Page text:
Author: KAREN DUFFY
Genre: NON-FICTION, CHRONIC PAIN
Length: 252 PAGES
Type of Book: EBOOK
Received From: NETGALLEY
Release Date: NOVEMBER 7, 2017
Price: $22.99 USD
Rating: 5 OUT OF 5 STARS 🌟🌟🌟🌟🌟
AN INSPIRATIONAL, PRACTICAL, AND FUNNY GUIDE FOR EVERYONE LIVING WITH CHRONIC PAIN.
“My friend Karen Duffy, who lives with unimaginable pain, has taught me so much; that my complaints are the most ridiculous in the world.” – George Clooney
Over one-third of the United States population—nearly one hundred million Americans—is currently living with chronic pain, while another 133 million Americans live with some form of chronic illness. Over half of the United States population suffers from these invisible illnesses where their symptoms are not always obvious to the casual observer. Among them is Karen Duffy, New York Times–bestselling author, former MTV DJ, Revlon model, and actress: she suffers from sarcoidosis, a disorder that causes the growth of inflammatory cells on different organs of the body. In her case, her sarcoidosis is located in her brain, causing her unimaginable pain.
For two decades, Duffy has managed to live a full life, despite living in a state of constant pain.
In BACKBONE, a powerful, inspirational, funny, and important manual for surviving pain, Duffy draws on her experience as a patient advocate, trained recreational therapist, and hospice chaplain to illuminate gratifying methods people can use to cope with chronic pain.
Addressing a country ravaged by both chronic pain and opioid addiction, BACKBONE offers a salve of self-sufficiency, spunk, and perseverance.
BACKBONE is for the massive population of sufferers who are eager to be understood and helped and sends the message that despite the pain, there is a way to have a good life.
In her introduction, author Karen Duffy states; “When I first got sick, I thought the doctors would figure it out and I’d go back to my life the way it was before. It didn’t turn out that way…I never imagined that the pain was going to last this long, that it would be endless, and that I’d have to figure out how to deal with it for the rest of my life.” I can completely relate to her and to this statement, it is exactly how I feel. Our diseases may be different, but chronic pain is something that we share (unfortunately). I felt EXACTLY the same way Karen did when I was diagnosed.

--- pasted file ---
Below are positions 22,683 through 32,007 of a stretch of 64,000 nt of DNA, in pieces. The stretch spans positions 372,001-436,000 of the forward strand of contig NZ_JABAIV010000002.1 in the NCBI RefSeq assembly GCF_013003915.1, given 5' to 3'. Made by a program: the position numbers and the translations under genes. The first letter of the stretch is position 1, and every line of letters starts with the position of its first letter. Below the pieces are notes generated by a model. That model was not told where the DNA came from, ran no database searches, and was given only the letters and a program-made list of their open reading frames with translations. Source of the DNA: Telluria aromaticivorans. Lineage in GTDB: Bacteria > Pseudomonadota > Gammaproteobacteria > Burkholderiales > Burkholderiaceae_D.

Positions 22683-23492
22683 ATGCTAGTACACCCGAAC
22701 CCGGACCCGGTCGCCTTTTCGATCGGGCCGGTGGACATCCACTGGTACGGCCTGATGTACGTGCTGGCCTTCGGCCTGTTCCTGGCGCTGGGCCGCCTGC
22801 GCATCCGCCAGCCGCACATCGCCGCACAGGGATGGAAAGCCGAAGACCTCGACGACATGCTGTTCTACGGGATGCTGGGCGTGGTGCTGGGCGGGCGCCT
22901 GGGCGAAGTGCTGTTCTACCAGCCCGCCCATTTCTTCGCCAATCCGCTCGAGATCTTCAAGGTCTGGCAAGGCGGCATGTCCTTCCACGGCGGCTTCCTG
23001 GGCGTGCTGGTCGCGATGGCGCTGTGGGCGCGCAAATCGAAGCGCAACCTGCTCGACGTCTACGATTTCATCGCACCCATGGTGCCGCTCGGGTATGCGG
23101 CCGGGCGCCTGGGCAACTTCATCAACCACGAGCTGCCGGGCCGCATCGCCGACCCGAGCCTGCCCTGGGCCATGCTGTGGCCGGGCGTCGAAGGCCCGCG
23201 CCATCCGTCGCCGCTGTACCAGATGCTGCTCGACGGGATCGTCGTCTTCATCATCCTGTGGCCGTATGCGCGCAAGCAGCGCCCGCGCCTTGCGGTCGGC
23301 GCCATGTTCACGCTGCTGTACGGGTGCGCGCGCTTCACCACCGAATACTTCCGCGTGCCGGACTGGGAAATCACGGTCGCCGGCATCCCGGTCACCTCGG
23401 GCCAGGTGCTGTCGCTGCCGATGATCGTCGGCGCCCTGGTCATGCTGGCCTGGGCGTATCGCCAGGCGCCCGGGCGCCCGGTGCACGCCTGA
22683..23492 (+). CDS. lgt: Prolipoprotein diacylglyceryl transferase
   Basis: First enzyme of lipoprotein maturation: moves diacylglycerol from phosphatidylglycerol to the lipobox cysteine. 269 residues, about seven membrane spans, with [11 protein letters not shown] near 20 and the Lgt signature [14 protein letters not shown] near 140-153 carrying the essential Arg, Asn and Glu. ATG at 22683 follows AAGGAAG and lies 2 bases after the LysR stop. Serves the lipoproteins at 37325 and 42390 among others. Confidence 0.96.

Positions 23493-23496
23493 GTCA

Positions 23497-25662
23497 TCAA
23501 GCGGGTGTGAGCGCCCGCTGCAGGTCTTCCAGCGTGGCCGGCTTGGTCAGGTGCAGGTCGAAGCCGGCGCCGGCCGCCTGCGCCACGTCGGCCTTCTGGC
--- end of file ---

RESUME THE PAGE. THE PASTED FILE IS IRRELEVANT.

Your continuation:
We are very spoiled as a society, especially here in Canada. When a person gets sick or is injured, they go to the doctor or the hospital where tests are completed, a diagnosis is made, a treatment plan and/or presciption is handed out, and they get better. With chronic pain there is no cure, and treatment consists of little more than prescriptions for pain medication which helps with the symptoms, but does absolutely nothing to fix the underlying condition.
To those who have never had to deal with pain that never stops, I say be thankful. To those who think that chronic pain sufferers are all liars and frauds, I say that I would trade just about anything to be lying about the pain I endure on a daily basis.
Karen says; “The minutia of daily life are more taxing when you have the stress of a chronic condition, and I often need to regulate my pain medication around [my son’s] hockey schedule.” Thankfully my sons are older now, but I distinctly remember doing the same thing. In fact, currently I have to wake up two hours before leaving for work so that I have one hour for the pain meds to kick in and one hour to actually spend getting ready. Reading that I am not alone in this is strangely yet incredibly helpful.
I am not someone who typically reads self-help books. This book is more of a memoir (laced with humor,) rather than a self-help book, yet it helps to feel that there are people out there who understand what my daily struggles are. I guess the saying that “misery loves company” must be true. Just kidding.
Karen offers up advice in a non-standard way. She does not claim to be an expert on chronic pain. Rather, her writing comes across more like a series of conversations with a friend over coffee or more likely a glass of wine. This is why her tips seem so genuine. They are things that have helped her to manage her pain.